# Interpretation of intercept in Helmert coding

I have a general, presumably simple, question, but I couldn't find a conclusive answer so far.

Assume I have a simple case of a General Linear Model with one categorical predictor variable, that has 3 levels. This corresponds to a one-way ANOVA with 3 groups.

The Linear Model would then be: $Y_i = \beta_0 + \beta_1X_1 + \beta_2X_2$

I use the following standard Helmert contrast codes (I, II) for the three groups A, B, C:

     A    B    C
I   -2    1    1
II   0   -1    1


Based on these contrast codes, will the intercept of the linear model represent the mean of all group means? More generally, does this always apply to Helmert contrast coded variables, regardless of the number of predictor variables or variable levels?

Obviously, the intercept represents the predicted value, when all predictor variables (in this case $X_1$ and $X_2$) equal zero, but I can't figure out if that represents the mean of the group means.

• Does that help: ats.ucla.edu/stat/r/library/contrast_coding.htm?
– chl
Nov 24, 2013 at 13:08
• I've come across this site before, but unfortunately it doesn't say whether the intercept in Helmert coding equals the mean of all group means. Nov 24, 2013 at 14:26
• Yes it is the case. If you write down regression equations based on the contrast matrix returned by R and try to identify each regression coefficient, you will find that $\beta_0$ is the mean of all levels (like in deviation or sum contrast) while $\beta_i,\, i=1\dots j$, represent sequential comparisons between adjacent categories (2 vs. 1, 3 vs. {1,2}, etc.).
– chl
Nov 24, 2013 at 15:19
• Thanks! Does that also hold, when I have more than 1 categorical variable and consequently my model contains interaction terms? Nov 24, 2013 at 15:31
• @chl, why not make that an official answer & show how it's done? Nov 24, 2013 at 20:04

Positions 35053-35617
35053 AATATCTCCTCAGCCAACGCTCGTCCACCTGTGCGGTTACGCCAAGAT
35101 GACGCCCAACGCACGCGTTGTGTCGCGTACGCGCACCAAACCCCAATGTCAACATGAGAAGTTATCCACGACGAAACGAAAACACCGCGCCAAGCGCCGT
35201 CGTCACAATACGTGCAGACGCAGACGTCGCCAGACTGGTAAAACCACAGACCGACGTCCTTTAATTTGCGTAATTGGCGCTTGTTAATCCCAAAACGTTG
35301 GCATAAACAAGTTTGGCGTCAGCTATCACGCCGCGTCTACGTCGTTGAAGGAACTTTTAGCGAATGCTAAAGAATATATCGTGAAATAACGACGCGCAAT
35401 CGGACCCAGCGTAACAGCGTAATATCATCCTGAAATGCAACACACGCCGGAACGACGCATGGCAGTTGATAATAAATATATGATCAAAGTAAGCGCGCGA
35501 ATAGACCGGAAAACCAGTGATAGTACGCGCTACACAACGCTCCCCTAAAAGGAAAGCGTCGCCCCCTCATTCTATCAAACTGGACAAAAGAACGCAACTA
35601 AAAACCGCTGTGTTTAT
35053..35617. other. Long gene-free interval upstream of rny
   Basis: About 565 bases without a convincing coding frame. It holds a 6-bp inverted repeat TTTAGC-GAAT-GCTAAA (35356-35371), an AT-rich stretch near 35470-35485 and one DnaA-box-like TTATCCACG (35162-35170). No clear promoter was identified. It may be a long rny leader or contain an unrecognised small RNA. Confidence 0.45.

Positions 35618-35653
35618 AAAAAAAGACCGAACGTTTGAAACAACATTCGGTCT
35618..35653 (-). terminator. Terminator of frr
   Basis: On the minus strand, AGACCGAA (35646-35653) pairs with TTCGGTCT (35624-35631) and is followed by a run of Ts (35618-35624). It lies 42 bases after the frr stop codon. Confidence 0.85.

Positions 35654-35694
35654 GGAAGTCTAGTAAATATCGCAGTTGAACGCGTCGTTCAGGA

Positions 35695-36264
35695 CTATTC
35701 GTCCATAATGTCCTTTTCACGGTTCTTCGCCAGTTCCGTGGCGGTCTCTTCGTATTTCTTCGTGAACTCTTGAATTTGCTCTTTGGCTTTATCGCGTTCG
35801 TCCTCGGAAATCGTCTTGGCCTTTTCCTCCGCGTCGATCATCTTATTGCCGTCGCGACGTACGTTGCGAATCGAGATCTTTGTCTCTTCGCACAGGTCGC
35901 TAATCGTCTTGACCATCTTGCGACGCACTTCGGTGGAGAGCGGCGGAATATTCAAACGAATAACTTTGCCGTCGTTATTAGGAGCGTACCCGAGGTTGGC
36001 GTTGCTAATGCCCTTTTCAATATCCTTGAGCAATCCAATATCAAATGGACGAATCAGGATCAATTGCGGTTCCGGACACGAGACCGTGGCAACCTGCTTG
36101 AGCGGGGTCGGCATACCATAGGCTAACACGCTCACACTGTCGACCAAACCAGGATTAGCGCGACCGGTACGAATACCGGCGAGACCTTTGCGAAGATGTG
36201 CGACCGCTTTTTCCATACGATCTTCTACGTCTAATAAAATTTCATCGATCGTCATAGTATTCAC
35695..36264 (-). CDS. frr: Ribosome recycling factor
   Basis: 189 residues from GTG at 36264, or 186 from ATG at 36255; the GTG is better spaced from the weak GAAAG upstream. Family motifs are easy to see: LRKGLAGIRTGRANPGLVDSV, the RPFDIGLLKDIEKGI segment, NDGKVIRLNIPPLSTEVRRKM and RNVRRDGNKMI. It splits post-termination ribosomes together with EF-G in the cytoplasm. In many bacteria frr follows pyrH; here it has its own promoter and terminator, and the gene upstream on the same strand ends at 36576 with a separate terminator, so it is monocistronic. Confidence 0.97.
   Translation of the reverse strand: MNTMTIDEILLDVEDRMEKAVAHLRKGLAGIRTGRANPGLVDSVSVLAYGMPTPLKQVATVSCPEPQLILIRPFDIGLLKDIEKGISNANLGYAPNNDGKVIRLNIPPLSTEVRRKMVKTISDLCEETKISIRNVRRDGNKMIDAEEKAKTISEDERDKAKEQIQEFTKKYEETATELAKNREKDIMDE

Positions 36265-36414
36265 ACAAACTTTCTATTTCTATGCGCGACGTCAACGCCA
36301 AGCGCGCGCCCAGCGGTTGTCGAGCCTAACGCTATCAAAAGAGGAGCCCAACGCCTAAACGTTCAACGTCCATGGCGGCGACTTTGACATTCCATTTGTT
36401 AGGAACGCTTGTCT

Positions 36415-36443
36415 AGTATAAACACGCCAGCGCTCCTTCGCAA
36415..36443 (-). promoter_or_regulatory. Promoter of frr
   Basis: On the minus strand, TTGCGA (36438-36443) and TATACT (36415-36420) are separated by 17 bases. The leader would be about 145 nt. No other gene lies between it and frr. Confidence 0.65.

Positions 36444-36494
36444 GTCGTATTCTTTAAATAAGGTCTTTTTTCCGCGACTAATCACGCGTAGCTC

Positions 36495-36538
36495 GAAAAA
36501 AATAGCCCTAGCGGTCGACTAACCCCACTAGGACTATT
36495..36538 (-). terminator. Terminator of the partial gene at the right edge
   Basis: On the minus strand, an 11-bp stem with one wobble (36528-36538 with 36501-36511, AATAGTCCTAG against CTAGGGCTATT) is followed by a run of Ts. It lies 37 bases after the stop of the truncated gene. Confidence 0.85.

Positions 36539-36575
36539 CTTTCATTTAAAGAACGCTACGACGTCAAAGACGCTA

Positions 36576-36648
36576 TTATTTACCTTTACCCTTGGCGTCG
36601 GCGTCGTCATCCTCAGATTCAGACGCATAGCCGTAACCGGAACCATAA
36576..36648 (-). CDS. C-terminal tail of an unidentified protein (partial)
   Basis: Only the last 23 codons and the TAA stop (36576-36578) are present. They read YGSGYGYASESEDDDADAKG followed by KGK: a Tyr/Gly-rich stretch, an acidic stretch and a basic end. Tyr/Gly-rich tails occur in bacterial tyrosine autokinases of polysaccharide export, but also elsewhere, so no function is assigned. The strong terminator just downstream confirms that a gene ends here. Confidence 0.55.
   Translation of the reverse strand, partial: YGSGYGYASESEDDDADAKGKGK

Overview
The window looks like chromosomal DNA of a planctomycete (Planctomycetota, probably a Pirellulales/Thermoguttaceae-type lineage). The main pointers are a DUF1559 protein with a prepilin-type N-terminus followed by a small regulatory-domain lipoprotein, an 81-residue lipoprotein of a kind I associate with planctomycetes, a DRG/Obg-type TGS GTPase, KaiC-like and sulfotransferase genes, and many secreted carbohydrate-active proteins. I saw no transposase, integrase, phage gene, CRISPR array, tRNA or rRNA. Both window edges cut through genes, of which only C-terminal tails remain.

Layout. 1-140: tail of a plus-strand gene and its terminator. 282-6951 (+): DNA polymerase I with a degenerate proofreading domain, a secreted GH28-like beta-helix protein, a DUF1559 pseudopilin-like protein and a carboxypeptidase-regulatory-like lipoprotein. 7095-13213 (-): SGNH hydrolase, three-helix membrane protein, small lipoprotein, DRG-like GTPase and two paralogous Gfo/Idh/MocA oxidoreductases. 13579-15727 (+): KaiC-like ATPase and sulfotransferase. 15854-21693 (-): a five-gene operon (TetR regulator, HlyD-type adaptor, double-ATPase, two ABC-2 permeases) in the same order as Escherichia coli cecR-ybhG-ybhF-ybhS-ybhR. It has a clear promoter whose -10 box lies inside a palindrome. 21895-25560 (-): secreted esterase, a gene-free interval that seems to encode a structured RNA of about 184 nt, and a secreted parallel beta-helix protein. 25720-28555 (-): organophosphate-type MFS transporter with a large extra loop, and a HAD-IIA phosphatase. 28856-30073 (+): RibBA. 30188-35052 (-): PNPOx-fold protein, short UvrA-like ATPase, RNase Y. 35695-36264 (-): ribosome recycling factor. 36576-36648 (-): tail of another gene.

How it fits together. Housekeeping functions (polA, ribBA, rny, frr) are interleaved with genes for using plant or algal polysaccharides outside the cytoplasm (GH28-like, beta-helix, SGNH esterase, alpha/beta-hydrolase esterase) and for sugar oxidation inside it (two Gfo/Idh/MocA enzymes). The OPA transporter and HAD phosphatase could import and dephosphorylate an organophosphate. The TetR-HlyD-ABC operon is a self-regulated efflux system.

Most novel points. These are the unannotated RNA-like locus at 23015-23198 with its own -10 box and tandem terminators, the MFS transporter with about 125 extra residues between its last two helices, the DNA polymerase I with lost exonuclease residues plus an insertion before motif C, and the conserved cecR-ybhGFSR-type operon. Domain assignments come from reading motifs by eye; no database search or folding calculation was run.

Yes. You can easily verify this by carrying out the following steps:

First, express the means of $$A$$, $$B$$, and $$C$$, in terms of the model with the specified contrast: $$\begin{eqnarray*} 1\hat{\beta}_{0}-2\hat{\beta}_{1}+0\hat{\beta}_{2} & = & \hat{\mu}_{A}=E(Y_{A})\\ 1\hat{\beta}_{0}+1\hat{\beta}_{1}-1\hat{\beta}_{2} & = & \hat{\mu}_{B}=E(Y_{B})\\ 1\hat{\beta}_{0}+1\hat{\beta}_{1}+1\hat{\beta}_{2} & = & \hat{\mu}_{C}=E(Y_{C}) \end{eqnarray*}$$

Here, each $$\hat{\mu}_i$$ represents the group mean of group $$i$$, $$i=A, B, C$$. Next, place each beta coefficient into a matrix augmented with the means on the right, and place the matrix in row-reduced echelon form using Guass-Jordan elimination:

$$\begin{eqnarray*} \begin{bmatrix}1 & -2 & 0 & | & \hat{\mu}_{A}\\ 1 & 1 & -1 & | & \hat{\mu}_{B}\\ 1 & 1 & 1 & | & \hat{\mu}_{C} \end{bmatrix} & \sim & \begin{bmatrix}1 & -2 & 0 & | & \hat{\mu}_{A}\\ 0 & 3 & -1 & | & \hat{\mu}_{B}-\hat{\mu}_{A}\\ 0 & 3 & 1 & | & \hat{\mu}_{C}-\hat{\mu}_{A} \end{bmatrix}\\ & \sim & \begin{bmatrix}1 & -2 & 0 & | & \hat{\mu}_{A}\\ 0 & 3 & -1 & | & \hat{\mu}_{B}-\hat{\mu}_{A}\\ 0 & 0 & 2 & | & \left(\hat{\mu}_{C}-\hat{\mu}_{A}\right)-\left(\hat{\mu}_{B}-\hat{\mu}_{A}\right) \end{bmatrix}\\ & \sim & \begin{bmatrix}1 & -2 & 0 & | & \hat{\mu}_{A}\\ 0 & 3 & -1 & | & \hat{\mu}_{B}-\hat{\mu}_{A}\\ 0 & 0 & 1 & | & \frac{1}{2}\left[\left(\hat{\mu}_{C}-\hat{\mu}_{A}\right)-\left(\hat{\mu}_{B}-\hat{\mu}_{A}\right)\right] \end{bmatrix}\\ & \sim & \begin{bmatrix}1 & -2 & 0 & | & \hat{\mu}_{A}\\ 0 & 1 & 0 & | & \frac{1}{3}\left\{ \left(\hat{\mu}_{B}-\hat{\mu}_{A}\right)+\frac{1}{2}\left[\left(\hat{\mu}_{C}-\hat{\mu}_{A}\right)-\left(\hat{\mu}_{B}-\hat{\mu}_{A}\right)\right]\right\} \\ 0 & 0 & 1 & | & \frac{1}{2}\left[\left(\hat{\mu}_{C}-\hat{\mu}_{A}\right)-\left(\hat{\mu}_{B}-\hat{\mu}_{A}\right)\right] \end{bmatrix}\\ & \sim & \begin{bmatrix}1 & 0 & 0 & | & \hat{\mu}_{A}+\frac{2}{3}\left\{ \left(\hat{\mu}_{B}-\hat{\mu}_{A}\right)+\frac{1}{2}\left[\left(\hat{\mu}_{C}-\hat{\mu}_{A}\right)-\left(\hat{\mu}_{B}-\hat{\mu}_{A}\right)\right]\right\} \\ 0 & 1 & 0 & | & \frac{1}{3}\left\{ \left(\hat{\mu}_{B}-\hat{\mu}_{A}\right)+\frac{1}{2}\left[\left(\hat{\mu}_{C}-\hat{\mu}_{A}\right)-\left(\hat{\mu}_{B}-\hat{\mu}_{A}\right)\right]\right\} \\ 0 & 0 & 1 & | & \frac{1}{2}\left[\left(\hat{\mu}_{C}-\hat{\mu}_{A}\right)-\left(\hat{\mu}_{B}-\hat{\mu}_{A}\right)\right] \end{bmatrix} \end{eqnarray*}$$

So, now, we know that the first pivot position corresponds to:

$$\begin{eqnarray*} \hat{\beta}{}_{0} & = & \hat{\mu}_{A}+\frac{2}{3}\left\{ \left(\hat{\mu}_{B}-\hat{\mu}_{A}\right)+\frac{1}{2}\left[\left(\hat{\mu}_{C}-\hat{\mu}_{A}\right)-\left(\hat{\mu}_{B}-\hat{\mu}_{A}\right)\right]\right\} \\ & = & \hat{\mu}_{A}-\frac{2}{3}\hat{\mu}_{A}-\frac{1}{3}\hat{\mu}_{A}+\frac{1}{3}\hat{\mu}_{A}+\frac{2}{3}\hat{\mu}_{B}-\frac{1}{3}\hat{\mu}_{B}+\frac{1}{3}\hat{\mu}_{C}\\ & = & \frac{1}{3}\hat{\mu}_{A}+\frac{1}{3}\hat{\mu}_{B}+\frac{1}{3}\hat{\mu}_{C}\\ & = & \frac{\hat{\mu}_{A}+\hat{\mu}_{B}+\hat{\mu}_{C}}{3} \end{eqnarray*}$$

The final expression indicates that $$\hat{\beta}{}_{0}$$, the intercept, represents the simple mean of the group means.